|The first two books of Claire Delacroix’ “Jewels of Kinfairlie” series were wonderfully different reading. Both were medieval romances written with a fairy tale flavor and a dash of the paranormal. Unfortunately the third book in the series, The Snow White Bride is more of an unremarkable historical, lacking the paranormal aspects and written in a much more straightforward manner.
In The Red Rose Bride, and The Beauty Bride the Laird of Kinfairlie, Alexander, successfully schemes to marry off two of his many sisters. While both scenarios end happily, the events leading to his sisters’ marriages were unusual and stressful. The Snow White Bride is the story of how the sisters take their revenge. The main instrument of that revenge is the heroine, Lady Eleanor.
Stumbling into the village at Kinfairlie, on foot in a worsening snowstorm, the beautiful Eleanor takes refuge in the village church. When she succumbs to exhaustion and falls asleep in the church, she is found the next day by Alexander’s sisters and is invited to stay for a while in the keep and join the yuletide feasting. Although Eleanor is running for her life, the sisters are able to overcome her objections and Eleanor agrees to stay for a warm meal.
There she meets Alexander, and by virtue of one evening’s acquaintance decides it would be a good idea to join the sisters in forcing Alexander into marriage. Some drugs in Alexander’s wine, a little blood on the sheets, and Eleanor’s climbing into Alexander’s bed is all it takes. But before the newly married couple can begin their life together, they have to solve the problems of Eleanor’s troubles and Alexander’s poverty.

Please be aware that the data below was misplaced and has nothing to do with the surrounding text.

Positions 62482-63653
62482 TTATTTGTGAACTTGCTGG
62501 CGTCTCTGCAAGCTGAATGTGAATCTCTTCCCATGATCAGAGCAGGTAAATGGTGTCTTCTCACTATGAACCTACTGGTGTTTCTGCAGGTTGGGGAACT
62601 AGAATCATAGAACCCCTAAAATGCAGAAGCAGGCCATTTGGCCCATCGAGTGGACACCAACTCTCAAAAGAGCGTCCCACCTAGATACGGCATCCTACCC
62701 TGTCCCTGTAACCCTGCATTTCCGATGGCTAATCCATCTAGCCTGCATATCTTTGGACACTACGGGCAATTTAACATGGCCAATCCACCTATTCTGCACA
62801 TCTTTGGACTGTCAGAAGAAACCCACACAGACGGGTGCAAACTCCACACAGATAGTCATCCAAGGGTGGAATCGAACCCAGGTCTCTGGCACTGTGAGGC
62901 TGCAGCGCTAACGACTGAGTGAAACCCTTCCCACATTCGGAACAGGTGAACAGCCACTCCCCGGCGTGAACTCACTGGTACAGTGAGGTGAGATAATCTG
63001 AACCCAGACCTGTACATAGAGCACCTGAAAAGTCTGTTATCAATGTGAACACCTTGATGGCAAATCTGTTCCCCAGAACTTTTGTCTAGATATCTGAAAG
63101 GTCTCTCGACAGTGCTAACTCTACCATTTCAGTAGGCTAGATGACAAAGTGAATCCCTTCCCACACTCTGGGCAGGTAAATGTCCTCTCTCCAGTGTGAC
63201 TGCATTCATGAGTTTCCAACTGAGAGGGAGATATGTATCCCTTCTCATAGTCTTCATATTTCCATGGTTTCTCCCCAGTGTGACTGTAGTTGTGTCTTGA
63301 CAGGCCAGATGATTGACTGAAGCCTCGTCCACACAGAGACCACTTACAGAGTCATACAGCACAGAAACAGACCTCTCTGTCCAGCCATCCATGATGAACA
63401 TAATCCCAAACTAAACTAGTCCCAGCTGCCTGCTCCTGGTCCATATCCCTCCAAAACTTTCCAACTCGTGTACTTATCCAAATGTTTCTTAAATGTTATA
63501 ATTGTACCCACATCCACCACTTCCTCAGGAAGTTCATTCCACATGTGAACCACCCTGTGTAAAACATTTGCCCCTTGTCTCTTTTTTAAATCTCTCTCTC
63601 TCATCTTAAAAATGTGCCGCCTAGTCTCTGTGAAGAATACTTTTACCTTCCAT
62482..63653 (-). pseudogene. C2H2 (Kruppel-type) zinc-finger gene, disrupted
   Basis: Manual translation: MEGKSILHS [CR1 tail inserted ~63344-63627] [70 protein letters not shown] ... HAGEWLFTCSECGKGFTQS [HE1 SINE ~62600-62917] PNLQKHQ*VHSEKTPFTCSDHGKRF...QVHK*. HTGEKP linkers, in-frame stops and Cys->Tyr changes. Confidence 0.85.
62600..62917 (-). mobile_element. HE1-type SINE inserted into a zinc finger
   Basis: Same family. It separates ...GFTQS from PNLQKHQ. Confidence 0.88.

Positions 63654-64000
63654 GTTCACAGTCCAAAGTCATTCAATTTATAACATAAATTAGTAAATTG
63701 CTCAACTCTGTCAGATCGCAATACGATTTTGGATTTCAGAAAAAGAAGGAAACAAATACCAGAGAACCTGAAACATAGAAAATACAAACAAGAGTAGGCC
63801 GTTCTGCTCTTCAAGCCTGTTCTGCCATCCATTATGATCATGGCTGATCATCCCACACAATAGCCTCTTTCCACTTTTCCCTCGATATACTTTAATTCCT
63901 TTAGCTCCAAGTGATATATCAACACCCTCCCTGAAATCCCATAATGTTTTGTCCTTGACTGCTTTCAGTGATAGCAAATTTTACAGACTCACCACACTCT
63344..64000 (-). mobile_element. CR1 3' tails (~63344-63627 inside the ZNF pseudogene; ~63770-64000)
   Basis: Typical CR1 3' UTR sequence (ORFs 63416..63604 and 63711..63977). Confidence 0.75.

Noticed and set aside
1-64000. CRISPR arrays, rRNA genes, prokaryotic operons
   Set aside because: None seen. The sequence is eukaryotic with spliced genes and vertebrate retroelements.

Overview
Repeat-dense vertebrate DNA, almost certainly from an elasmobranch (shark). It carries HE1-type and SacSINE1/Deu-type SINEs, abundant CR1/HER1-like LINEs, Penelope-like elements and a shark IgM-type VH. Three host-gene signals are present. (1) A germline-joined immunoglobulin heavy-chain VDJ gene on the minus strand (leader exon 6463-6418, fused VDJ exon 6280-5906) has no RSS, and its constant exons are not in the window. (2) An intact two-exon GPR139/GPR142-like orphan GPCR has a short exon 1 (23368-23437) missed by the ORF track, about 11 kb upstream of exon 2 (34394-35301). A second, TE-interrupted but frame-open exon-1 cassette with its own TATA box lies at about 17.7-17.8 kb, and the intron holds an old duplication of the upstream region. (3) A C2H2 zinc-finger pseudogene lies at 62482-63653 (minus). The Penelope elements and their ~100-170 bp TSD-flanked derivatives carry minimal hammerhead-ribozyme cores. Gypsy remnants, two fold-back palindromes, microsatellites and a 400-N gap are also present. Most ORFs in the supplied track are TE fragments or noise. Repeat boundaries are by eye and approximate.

Alexander is a great character and I enjoyed him very much in all three books, even though he was a pseudo-antagonist in the first two. But one quickly loses patience with how easily he accepts being forced into marriage. Until certain facts about Eleanor are revealed he innocently goes along with the plot, although several things would indicate that something isn’t quite right with the whole situation.
Eleanor is a heroine who keeps her secrets too well and for too long. She falls under an ugly suspicion at Kinfairlie, and much of it is her own fault for not telling the truth about herself. Several times she could have averted trouble if she’d just opened her mouth and told Alexander the truth. Also, she knows that Alexander needs to marry her for more than her looks but doesn’t share the information with him. The resulting misunderstandings create conflict which isn’t worth the trouble once it is finally resolved. The book does redeem itself somewhat with some very tender scenes between Alexander and Eleanor, and with an excellent epilogue.
The Snow White Bride is supposed to be the third book in a trilogy, but there are some major holes left unfilled from previous books that I thought were going to be concluded in this one. Either this trilogy has turned into a series, or the reader will never know what happened to three characters that played major roles in the earlier books. Fans of the earlier two books will want to read this one just to find out what happens to Alexander, but I would in no way suggest this book for a stand-alone
The Snow White Bride is a disappointing end to a promising trilogy. It’s just too forgettable in too many ways for me to recommend it.